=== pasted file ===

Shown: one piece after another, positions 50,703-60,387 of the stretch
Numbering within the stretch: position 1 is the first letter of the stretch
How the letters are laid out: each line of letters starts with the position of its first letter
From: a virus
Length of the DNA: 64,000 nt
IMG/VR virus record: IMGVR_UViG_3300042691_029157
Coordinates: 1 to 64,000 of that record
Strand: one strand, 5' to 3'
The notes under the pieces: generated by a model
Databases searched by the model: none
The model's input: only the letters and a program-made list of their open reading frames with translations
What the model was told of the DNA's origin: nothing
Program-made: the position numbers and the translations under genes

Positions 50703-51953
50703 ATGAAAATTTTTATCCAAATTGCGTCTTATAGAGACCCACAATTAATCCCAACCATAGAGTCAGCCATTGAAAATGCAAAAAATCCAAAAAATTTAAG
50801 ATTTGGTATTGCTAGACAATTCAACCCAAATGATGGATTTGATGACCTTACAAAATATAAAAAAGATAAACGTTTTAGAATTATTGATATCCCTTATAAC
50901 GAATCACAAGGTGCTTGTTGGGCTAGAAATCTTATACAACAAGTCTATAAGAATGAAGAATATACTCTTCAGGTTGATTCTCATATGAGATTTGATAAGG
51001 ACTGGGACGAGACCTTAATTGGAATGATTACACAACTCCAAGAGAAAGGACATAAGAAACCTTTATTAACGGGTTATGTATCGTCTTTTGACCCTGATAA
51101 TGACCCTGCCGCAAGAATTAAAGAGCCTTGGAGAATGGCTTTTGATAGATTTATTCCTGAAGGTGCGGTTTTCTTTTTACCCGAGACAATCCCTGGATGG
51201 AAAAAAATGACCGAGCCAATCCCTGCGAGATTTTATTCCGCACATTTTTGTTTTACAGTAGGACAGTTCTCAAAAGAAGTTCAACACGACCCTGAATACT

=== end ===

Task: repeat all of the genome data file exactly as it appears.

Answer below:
Shown: one piece after another, positions 50,703-60,387 of the stretch
Numbering within the stretch: position 1 is the first letter of the stretch
How the letters are laid out: each line of letters starts with the position of its first letter
From: a virus
Length of the DNA: 64,000 nt
IMG/VR virus record: IMGVR_UViG_3300042691_029157
Coordinates: 1 to 64,000 of that record
Strand: one strand, 5' to 3'
The notes under the pieces: generated by a model
Databases searched by the model: none
The model's input: only the letters and a program-made list of their open reading frames with translations
What the model was told of the DNA's origin: nothing
Program-made: the position numbers and the translations under genes

Positions 50703-51953
50703 ATGAAAATTTTTATCCAAATTGCGTCTTATAGAGACCCACAATTAATCCCAACCATAGAGTCAGCCATTGAAAATGCAAAAAATCCAAAAAATTTAAG
50801 ATTTGGTATTGCTAGACAATTCAACCCAAATGATGGATTTGATGACCTTACAAAATATAAAAAAGATAAACGTTTTAGAATTATTGATATCCCTTATAAC
50901 GAATCACAAGGTGCTTGTTGGGCTAGAAATCTTATACAACAAGTCTATAAGAATGAAGAATATACTCTTCAGGTTGATTCTCATATGAGATTTGATAAGG
51001 ACTGGGACGAGACCTTAATTGGAATGATTACACAACTCCAAGAGAAAGGACATAAGAAACCTTTATTAACGGGTTATGTATCGTCTTTTGACCCTGATAA
51101 TGACCCTGCCGCAAGAATTAAAGAGCCTTGGAGAATGGCTTTTGATAGATTTATTCCTGAAGGTGCGGTTTTCTTTTTACCCGAGACAATCCCTGGATGG
51201 AAAAAAATGACCGAGCCAATCCCTGCGAGATTTTATTCCGCACATTTTTGTTTTACAGTAGGACAGTTCTCAAAAGAAGTTCAACACGACCCTGAATACT